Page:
San Francisco Chronicle
by: Brenda Payton

I looked at the room full of San Francisco State University students and saw the beginning of the end of race as we have defined it.

If that sounds a little over-the-top, here’s some background. Last semester, I taught a class in the journalism department at S.F. State. It was entitled “The Social Impact of Journalism,” and between the Arab Spring, the BART protests and the Occupy movement, we had more than enough to talk about. (Even if it was like pulling teeth to get most of them to talk. That’s another story.)

The class was huge, 120 students, and hugely diverse. The first day, I took roll and managed to butcher most of their names. The Spanish names I handled OK. The Russian, Filipino and Chinese names were more of a challenge. They corrected my mispronunciations good-naturedly.

After a few meetings, I realized it wasn’t only the class that was racially diverse – a number of the students were also. They appeared to be, in traditional terms, racially mixed – the face of a future when race will be diminished as a distinguishing characteristic.

And they seemed comfortable with each other. The white students seemed unfazed by being in the minority. Now that I think about it, I’m not sure they were in the minority. The old definitions – black/Asian/white/Latino, majority/minority – are blurred.

Two interesting studies were published during the semester, one heralding the evolution of racial attitudes, and one underscoring the urgency of taking on racial disparities throughout our society.

A national survey by the Pew Research Center found that millennials (18- to 30-year-olds, the vast majority of the S.F. State students) truly embrace racial diversity, including interracial marriage, in much greater numbers than earlier generations.

I shared the findings with my class, and a young student, who appeared to be a light-skinned black woman and who has a Filipino surname, looked at me as if I had just announced that the sun rises in the morning. “We’re used to it, I guess,” she said.

I suspect the term “interracial dating” has practically no meaning for them. Indeed, if any of them read, or, more likely, hear about this article, they’ll probably think, “Why is she tripping?”

People have been debating whether our country entered a post-racial phase after we elected President Obama. A number of ironies suggest we aren’t there yet. For one, we identify him as our first African American president when he is biracial, as white as he is black. Second level of irony: With an African father and American mother, he is more accurately African American than those of us born to two African American parents. OK, that’s confusing.

To add to the confusion: Most African Americans are mixed-race, descendants of whites who held Africans as slaves and overseers during bondage and many descendants of American Indians. When I was growing up, even kids who were biracial were considered black, make that Negro. I have first cousins whose mother is Chinese, and I never thought of them as anything other than Negro. For even more confusion, our other cousins are so light, at one time I thought they were white but didn’t think that meant we couldn’t be first cousins. We didn’t think of ourselves as a mixed-race family. We were proud Negroes.

The country has always been more racially mixed than we’ve pretended. That includes white people who have discovered (or not) black ancestors. “Black” people who were light enough passed for white to escape segregation and had children who knew nothing of their racial background. Asian and Latino communities also have been racially mixed.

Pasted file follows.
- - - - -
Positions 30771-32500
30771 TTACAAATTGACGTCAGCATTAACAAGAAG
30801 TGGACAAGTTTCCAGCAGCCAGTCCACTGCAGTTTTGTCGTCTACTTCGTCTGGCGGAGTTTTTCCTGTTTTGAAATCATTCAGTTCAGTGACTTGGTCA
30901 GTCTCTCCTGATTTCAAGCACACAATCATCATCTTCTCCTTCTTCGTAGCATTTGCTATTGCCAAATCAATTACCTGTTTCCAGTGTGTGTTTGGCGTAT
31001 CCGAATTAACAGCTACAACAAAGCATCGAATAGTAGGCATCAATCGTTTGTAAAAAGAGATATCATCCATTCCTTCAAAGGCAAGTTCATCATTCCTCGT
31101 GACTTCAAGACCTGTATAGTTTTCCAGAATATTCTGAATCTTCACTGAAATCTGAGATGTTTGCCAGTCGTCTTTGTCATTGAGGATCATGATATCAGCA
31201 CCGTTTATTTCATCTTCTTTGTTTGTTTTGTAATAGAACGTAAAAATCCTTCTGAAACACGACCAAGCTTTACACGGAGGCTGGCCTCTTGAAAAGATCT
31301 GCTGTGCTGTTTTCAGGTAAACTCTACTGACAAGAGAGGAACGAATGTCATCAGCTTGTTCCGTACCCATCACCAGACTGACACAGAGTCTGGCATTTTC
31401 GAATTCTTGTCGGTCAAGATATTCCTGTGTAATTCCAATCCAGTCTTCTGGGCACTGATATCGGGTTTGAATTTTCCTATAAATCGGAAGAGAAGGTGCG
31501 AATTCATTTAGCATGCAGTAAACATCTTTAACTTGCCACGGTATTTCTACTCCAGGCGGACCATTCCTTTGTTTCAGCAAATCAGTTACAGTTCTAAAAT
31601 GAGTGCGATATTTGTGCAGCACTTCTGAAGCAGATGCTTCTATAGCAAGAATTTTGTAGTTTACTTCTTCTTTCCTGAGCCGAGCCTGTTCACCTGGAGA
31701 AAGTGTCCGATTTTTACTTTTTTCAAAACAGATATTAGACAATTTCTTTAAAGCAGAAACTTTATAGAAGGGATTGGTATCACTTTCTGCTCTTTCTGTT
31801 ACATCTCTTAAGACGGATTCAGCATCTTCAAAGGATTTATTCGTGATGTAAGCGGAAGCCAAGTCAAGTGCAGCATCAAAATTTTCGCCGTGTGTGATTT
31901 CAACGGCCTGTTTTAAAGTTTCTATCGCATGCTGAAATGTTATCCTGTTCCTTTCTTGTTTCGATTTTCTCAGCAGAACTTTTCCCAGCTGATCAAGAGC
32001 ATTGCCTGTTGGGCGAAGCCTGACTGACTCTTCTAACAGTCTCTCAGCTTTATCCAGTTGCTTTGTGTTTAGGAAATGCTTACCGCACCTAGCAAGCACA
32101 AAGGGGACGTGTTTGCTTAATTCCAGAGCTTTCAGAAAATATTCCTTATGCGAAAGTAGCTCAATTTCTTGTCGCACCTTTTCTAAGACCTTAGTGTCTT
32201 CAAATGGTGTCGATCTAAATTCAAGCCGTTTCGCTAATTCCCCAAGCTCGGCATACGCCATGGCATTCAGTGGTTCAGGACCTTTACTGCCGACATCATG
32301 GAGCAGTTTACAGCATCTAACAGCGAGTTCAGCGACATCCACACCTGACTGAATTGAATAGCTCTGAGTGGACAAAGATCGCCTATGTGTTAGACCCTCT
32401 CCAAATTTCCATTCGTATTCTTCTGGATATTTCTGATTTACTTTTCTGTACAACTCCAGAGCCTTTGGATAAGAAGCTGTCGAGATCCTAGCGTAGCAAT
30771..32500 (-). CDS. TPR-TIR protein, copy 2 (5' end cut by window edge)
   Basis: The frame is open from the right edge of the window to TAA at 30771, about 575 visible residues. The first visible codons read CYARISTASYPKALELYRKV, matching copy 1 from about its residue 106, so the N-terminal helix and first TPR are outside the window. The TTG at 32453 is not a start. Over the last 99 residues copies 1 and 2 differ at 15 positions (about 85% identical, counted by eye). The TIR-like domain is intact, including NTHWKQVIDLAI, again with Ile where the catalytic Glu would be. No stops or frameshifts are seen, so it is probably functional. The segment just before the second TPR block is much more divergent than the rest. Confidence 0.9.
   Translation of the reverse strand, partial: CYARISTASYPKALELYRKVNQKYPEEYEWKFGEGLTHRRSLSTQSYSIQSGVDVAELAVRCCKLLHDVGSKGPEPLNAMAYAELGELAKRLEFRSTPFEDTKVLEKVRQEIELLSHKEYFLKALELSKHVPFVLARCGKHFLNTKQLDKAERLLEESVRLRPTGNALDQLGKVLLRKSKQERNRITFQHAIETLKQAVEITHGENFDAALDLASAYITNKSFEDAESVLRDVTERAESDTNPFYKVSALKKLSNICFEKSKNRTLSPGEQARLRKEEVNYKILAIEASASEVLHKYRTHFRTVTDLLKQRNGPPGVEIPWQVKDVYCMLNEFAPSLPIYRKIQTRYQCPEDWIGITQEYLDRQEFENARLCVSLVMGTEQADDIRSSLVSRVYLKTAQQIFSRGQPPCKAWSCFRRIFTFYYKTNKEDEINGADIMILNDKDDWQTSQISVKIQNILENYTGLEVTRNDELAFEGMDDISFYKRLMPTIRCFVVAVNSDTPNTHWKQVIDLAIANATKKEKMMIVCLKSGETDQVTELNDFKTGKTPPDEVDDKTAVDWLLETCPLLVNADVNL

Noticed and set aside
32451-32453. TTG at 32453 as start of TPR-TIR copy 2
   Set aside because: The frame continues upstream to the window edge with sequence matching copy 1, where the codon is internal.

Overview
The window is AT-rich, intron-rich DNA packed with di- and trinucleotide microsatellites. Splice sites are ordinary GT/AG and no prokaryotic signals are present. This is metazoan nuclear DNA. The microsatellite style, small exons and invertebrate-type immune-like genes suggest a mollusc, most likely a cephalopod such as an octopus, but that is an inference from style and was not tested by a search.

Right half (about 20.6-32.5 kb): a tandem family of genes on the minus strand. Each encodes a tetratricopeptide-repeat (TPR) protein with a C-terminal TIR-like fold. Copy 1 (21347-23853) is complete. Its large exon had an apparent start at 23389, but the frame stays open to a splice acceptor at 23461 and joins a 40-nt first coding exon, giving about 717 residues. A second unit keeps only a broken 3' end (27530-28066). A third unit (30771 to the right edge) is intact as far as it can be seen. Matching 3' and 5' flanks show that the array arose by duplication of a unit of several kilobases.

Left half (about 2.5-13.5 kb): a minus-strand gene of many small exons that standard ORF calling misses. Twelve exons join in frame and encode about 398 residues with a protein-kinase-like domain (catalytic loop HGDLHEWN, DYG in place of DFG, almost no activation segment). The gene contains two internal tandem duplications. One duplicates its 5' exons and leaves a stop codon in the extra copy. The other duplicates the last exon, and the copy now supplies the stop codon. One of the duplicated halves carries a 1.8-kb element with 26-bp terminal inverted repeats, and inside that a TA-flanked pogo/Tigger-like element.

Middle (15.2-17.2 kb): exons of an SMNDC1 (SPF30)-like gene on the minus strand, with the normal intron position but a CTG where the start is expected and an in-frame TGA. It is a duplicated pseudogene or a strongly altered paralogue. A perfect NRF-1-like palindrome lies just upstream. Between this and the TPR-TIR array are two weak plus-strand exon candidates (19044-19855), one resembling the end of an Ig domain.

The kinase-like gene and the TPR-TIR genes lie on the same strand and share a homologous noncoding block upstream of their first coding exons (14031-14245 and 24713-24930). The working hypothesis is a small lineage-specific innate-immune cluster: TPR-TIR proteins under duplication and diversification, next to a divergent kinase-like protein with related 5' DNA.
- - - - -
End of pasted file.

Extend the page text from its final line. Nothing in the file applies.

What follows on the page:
Looking at my journalism class, I saw what terrified segregationists. They knew that if people were allowed to go to school and work together, to live in the same neighborhoods, they would start to mix it up. Theirs was an unsustainable worldview in a racially diverse society.

The other interesting study published last semester wasn’t as reassuring. In “Post-Racial? Americans and Race in the Age of Obama,” the Greenlining Institute found that white and black people have very different perceptions about racial disparity. The differences were most revealing in the areas of health and income. Sixty-two percent of white people, compared with 43.8 percent of black people, thought black and white people have the same level of health. However, study after study finds racial disparities in almost every area of health. For example, life expectancy is 4.8 years higher for whites than blacks, and black children are twice as likely as white children to have asthma.

Regarding income, 67 percent of black people said blacks make less money, and 59 percent of white people believe whites and blacks make the same. According to the U.S. Department of Labor, between 2009 and 2011, black median weekly earnings were $500 less than for whites.

Indeed, a year ago I did a report for the Maynard Institute for Journalism Education on structural racism and found 150 current studies documenting racial disparities in health, education, criminal justice, housing and employment. (See Though I have often written about similar studies, I was shocked by the breadth of the inequities. If our society refuses to acknowledge ongoing, documented racial disparities, we can’t commit to policies that will erase them. The disparities won’t magically disappear with the melding of individual racial identities. It is encouraging to see more enlightened attitudes about race, but to achieve the bright future represented by the beautifully diverse faces of my class, we must address racial disparity. Otherwise we remain chained to the past.


Millennials (18- to 30-year-olds) who say the increase

in interracial marriage is a change for the better.


Members of Generation X

(31-46) who agree.


Boomers (47-65) who agree.


Members of the so-called silent generation

(66-83) who agree.

Source: Pew Research Center